Subscribe to our InfoBytes Blog weekly newsletter and other publications for news affecting the financial services industry.
Ginnie Mae released the Social Impact and Sustainability Framework and supports broader access to mortgage financing
On September 14, Ginnie Mae announced the launch of its “Social Bond” label to indicate underlying collateral that is designed to support a positive social and affordable housing outcome, and released the Social Impact and Sustainability Framework.
The “Social Bonds” revision to Ginnie Mae’s standard forms of prospectus details attributes of Ginnie Mae MBS to provide transparency to investors. The insurance or guaranties extended under certain government programs reduce borrower credit risk, which promotes broader access to mortgage credit and/or less costly credit for borrowers, thereby expanding homeownership access and affordability among targeted populations (low-to-moderate income borrowers, veterans, senior citizens, rural communities, and/or tribal, Alaska Native, and Native Hawaiian communities).
The Social Impact and Sustainability Framework highlighted Ginnie Mae’s role in connecting the global capital markets to America’s housing financial system and providing liquidity to support access to affordable housing and lending for first first-time homebuyers, low-to-moderate income households, veterans, seniors, and members of urban, rural, and tribal communities from inception.
On August 10, FHFA published the Dodd-Frank Act Stress Tests Results – Severely Adverse Scenario containing the results of the ninth annual stress tests conducted by Fannie Mae and Freddie Mac (GSEs) as required by the Dodd-Frank Act. Last year, FHFA published orders for the GSEs to conduct a stress test with specific scenarios to determine whether companies have the capital necessary to absorb losses as a result of severely adverse economic conditions (covered by InfoBytes here). According to the report, the total comprehensive income loss is between $8.4 billion and $9.9 billion depending on how deferred tax assets are treated. Notably, compared to last year, the severely adverse scenario includes a larger increase in the unemployment rate due to the lower unemployment rate at the beginning of the planning horizon. FHFA also expanded the scope of entities considered within the primary counterparty default component of the worldwide market shock. This expansion encompasses mortgage insurers, unsecured overnight deposits, providers of multifamily credit enhancements, nonbank servicers, and credit risk transfer reinsurance counterparties.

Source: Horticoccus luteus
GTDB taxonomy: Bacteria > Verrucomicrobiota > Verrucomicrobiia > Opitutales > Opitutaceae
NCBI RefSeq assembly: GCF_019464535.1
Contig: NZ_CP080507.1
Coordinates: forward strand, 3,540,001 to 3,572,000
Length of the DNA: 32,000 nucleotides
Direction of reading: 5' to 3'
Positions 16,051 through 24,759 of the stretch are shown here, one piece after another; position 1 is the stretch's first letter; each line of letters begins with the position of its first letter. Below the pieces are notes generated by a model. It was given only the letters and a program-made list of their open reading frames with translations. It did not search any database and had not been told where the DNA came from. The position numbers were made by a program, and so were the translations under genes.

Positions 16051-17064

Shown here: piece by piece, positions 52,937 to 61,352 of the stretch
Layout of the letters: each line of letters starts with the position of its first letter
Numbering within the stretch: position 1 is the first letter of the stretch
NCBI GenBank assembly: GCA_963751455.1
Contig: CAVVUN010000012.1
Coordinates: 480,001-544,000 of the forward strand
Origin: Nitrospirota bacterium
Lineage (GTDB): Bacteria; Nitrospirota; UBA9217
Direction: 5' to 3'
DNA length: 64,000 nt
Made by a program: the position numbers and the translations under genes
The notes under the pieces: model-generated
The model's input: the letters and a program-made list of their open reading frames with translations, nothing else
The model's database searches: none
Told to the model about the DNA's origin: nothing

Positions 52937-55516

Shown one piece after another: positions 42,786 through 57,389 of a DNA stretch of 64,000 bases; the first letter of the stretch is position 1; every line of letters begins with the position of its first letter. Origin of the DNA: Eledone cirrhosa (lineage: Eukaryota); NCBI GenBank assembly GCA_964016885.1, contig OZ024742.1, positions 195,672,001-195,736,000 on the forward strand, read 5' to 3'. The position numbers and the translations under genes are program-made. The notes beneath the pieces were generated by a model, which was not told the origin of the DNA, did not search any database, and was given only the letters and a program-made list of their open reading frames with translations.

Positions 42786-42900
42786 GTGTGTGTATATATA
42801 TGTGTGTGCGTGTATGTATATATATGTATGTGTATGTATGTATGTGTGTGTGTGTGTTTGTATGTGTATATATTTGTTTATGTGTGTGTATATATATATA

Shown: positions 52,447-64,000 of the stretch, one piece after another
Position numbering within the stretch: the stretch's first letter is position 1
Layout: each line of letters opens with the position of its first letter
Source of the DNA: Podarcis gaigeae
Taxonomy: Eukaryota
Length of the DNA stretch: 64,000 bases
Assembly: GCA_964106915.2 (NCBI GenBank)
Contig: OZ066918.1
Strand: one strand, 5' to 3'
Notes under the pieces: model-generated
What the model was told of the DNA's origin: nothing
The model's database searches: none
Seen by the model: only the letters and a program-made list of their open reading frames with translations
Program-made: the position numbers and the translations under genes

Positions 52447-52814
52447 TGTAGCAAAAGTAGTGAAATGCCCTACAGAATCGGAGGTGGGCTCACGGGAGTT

On July 18, FHA announced a proposed rule for public comment that would revise requirements for investing lenders and mortgagees “to gain or maintain status as an FHA-approved lender or mortgagee.” The proposed rule would also “separately define Government-Sponsored Enterprises (GSEs) and the Federal Home Loan Banks (FHLB) from other governmental entities and align general FHA approval standards with current industry business practices.” The proposed changes are mainly aimed at accommodating more precise language and definitions concerning an investing lender or mortgagee's limited participation in FHA programs. According to FHA, these changes do not represent a significant departure from existing requirements for most lenders and mortgagees involved in originating, endorsing, or servicing FHA-insured loans. Through the proposed rule, HUD proposes to: (i) “separately define the GSEs and their approval requirements from other Federal, State, or municipal governmental agencies and Federal Reserve Banks”; (ii) include Freddie Mac, Fannie Mae, and the FHLBs in the GSE definition; (iii) add language to require investing lenders and mortgagees to comply with applicable audit and financial statement requirements; and (iv) “clarify that investing lenders and mortgagees must comply with FHA’s annual certification requirements.”